You probably think you know why we call local law enforcement officers “cops“, right? Brits might guess it’s an acronym for “Constable On Patrol”, while New Yorkers are convinced it has something to do with the shiny red copper metal helmets, badges or uniform buttons of colonial era patrolmen. It’s actually slang from the mid-1800’s for capturing someone and taking them into custody; we still exercise a form of this usage today when we take or “cop” a plea.
Anyway… copper (Cu) is abundant in the earth’s crust and occurs both as a pure metal and in many salts and compounds. So useful is this element that mining can barely keep up with industrial demand for the raw material. All life forms require copper for basic chemical building blocks, yet copper is also an effective anti-microbial and fungicide and ironically, a useful physical barrier against snails and slugs on land as well as barnacles underwater on boat hulls. I say ironically because, while most higher order animal life transports oxygen in a red-colored bloodstream with iron based hemoglobin, the more ancient mollusks and some arthropods evolved earlier using copper-based hemocyanin, giving them a blue-colored blood. I wonder if that’s where Star Trek creator Gene Roddenberry got the idea for Spock the Vulcan to have copper-based green blood? Note that copper oxidizes green, like the patina of the Statue of Liberty.
Cannabis and all land plants require copper to build the blue-colored protein plastocyanin, which is an essential enabler of photosynthesis due its role in the transfer of electrons. As you might expect, copper deficiency in cannabis is rare but really serious. Shut down photosynthesis and you shut down the whole plant. Symptoms are obvious and alarming – the general appearance of a dying cannabis plant including limpness of new growth, slight chlorosis not quite to the point of yellowing but a paling of the overall green on the leaf surface, and some strains might even exhibit a faint blue or metallic sheen and an almost complete loss of color due to bleaching on the underside of leaves accompanied by some curling.
The droopiness symptom presents because copper is needed to activate certain enzymes associated with the production of lignin, a woody substance which stiffens cell walls. A reduction of structural and defensive lignin can leave cannabis susceptible to powdery mildew as well. Copper deficiency will stunt, delay or entirely prevent flower bud formation. Copper is not a mobile nutrient within the cannabis plant and so cannot be scrounged from senescent leaves to provide for new growth, so roots may become overgrown as they search in vain for sources of copper. Excess iron or phosphorus in the soil can inhibit uptake of copper.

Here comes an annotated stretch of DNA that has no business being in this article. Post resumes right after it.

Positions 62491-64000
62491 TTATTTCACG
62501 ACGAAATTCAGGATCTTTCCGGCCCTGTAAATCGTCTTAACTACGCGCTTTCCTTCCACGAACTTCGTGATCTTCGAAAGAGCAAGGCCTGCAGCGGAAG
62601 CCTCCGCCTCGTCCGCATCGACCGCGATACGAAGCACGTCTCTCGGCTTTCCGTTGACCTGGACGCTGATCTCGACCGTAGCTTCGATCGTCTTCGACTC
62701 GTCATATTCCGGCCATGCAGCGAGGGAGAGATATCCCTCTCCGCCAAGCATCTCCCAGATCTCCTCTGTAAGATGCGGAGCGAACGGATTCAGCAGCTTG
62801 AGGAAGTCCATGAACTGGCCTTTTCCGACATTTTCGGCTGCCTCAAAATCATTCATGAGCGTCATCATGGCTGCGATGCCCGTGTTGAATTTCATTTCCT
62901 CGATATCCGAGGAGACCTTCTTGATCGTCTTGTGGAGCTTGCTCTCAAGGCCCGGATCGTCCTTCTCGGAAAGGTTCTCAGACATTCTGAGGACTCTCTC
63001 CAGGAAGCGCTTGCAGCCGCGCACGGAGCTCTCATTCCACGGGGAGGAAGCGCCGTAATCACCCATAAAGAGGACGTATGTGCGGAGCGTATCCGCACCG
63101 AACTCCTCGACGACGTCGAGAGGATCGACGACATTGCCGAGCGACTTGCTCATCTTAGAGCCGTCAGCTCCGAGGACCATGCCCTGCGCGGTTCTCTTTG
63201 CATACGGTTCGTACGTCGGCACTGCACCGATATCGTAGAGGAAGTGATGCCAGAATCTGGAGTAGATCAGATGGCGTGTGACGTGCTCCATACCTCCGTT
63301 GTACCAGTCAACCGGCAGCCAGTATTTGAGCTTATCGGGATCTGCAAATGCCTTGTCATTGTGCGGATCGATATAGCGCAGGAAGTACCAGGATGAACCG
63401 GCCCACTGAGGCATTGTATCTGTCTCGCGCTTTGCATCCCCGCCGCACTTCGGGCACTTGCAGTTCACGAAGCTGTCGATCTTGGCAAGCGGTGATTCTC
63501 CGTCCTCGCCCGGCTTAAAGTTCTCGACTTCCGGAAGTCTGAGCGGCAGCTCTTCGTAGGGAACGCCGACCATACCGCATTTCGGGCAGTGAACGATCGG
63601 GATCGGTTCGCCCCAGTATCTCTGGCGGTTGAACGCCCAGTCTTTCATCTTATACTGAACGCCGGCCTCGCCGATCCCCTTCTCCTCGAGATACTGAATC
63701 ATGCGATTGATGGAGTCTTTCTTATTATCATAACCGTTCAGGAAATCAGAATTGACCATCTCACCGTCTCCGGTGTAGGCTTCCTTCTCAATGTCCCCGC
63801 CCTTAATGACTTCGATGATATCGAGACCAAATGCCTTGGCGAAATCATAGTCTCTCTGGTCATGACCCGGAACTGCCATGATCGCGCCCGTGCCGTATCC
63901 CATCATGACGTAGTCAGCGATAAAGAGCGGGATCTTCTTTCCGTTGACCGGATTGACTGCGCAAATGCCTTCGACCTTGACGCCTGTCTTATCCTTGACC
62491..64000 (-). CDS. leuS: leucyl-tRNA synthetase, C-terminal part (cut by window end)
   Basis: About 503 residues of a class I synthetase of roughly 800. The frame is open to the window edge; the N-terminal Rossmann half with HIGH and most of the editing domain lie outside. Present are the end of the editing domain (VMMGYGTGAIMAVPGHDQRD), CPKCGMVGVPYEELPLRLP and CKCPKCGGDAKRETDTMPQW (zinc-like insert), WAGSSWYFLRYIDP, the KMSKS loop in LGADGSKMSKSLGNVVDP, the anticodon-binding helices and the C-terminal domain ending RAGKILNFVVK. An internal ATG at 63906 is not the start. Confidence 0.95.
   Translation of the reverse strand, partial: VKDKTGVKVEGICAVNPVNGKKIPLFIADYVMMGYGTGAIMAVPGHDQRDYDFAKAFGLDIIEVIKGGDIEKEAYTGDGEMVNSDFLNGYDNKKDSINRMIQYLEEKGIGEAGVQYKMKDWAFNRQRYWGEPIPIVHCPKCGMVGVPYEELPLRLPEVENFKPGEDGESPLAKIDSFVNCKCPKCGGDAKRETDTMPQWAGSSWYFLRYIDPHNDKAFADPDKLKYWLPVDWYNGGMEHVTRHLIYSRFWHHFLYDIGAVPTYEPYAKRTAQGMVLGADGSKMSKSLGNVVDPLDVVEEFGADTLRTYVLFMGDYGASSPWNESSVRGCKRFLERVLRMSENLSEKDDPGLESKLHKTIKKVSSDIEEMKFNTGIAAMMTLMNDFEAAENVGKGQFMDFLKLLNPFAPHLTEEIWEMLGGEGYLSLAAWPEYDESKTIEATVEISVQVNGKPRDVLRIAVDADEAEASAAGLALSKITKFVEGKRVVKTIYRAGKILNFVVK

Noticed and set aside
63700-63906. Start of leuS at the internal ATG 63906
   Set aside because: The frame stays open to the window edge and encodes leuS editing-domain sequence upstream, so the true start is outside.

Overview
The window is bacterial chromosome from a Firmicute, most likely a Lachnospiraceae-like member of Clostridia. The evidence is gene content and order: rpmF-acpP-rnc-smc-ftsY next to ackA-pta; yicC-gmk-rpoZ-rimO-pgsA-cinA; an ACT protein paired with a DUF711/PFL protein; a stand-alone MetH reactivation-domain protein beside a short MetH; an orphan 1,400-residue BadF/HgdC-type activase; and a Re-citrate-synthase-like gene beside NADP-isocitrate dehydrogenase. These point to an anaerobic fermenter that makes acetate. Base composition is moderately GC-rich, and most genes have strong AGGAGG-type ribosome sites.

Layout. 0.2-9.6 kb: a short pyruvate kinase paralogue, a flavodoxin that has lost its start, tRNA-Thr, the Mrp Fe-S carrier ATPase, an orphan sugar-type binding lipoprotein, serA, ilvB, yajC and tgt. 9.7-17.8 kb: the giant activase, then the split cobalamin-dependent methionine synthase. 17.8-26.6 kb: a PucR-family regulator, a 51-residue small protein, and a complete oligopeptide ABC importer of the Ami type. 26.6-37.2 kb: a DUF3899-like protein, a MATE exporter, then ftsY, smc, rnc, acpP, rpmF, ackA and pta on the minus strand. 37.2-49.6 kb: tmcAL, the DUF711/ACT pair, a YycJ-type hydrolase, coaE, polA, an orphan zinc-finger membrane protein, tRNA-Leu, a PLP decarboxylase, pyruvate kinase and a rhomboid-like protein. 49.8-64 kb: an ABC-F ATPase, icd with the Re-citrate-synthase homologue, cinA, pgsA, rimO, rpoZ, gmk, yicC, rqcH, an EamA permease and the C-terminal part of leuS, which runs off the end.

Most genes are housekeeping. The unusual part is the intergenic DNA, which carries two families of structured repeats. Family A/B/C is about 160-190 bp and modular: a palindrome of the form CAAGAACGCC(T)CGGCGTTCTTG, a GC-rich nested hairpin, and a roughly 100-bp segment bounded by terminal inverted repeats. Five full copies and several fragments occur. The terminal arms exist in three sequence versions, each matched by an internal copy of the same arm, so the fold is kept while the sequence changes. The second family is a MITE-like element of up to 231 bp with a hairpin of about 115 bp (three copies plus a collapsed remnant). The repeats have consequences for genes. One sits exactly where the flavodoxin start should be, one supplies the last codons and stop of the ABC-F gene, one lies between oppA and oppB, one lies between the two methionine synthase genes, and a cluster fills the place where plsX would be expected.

Plants don’t take up very much copper annually, as essential as it is, so once you’ve supplemented deficient soil with 10 to 15 pounds per acre you are likely good to go for multiple seasons, perhaps even decades. Water soluble copper sulfate, which is 25% copper, is inexpensive and the most common form of copper fertilizer. Use 40 to 60 pounds per acre to get those 10 to 15 pounds of copper applied. For hydro, adding small amounts of copper EDTA chelate to your nutrient solution is an inexpensive fix if your mix does not already include this vital trace element. Kelp and compost are two reliable organic sources of copper for your cannabis as well. Even the use of copper piping in your irrigation plumbing, or a few copper coins in the reserve tanks could provide enough dissolved copper to keep cannabis healthy. Beware of reverse osmosis water purification systems, which remove everything including copper. As always, test your pH in order to rule out lock-up at the first sign of an abiotic disorder. Flush to cleanse, adjust pH and re-formulate fertigation; if caught in time new leaves will grow with health and vigor. Older leaves, however, will not recover normal appearances.
Too much of a good thing can be deadly as well, especially in hydro. Remember that some fungicides rely on copper as an active ingredient. Symptoms include stunted roots and leaf tip burn. If cannabis leaf tissue analysis results reveal more than 25 ppm of copper, toxicity was almost certainly the issue.
Any advice and opinions about the cultivation of Cannabis offered by Bruce N. Goren are his own and do not represent the University of California or the Master Gardener Program.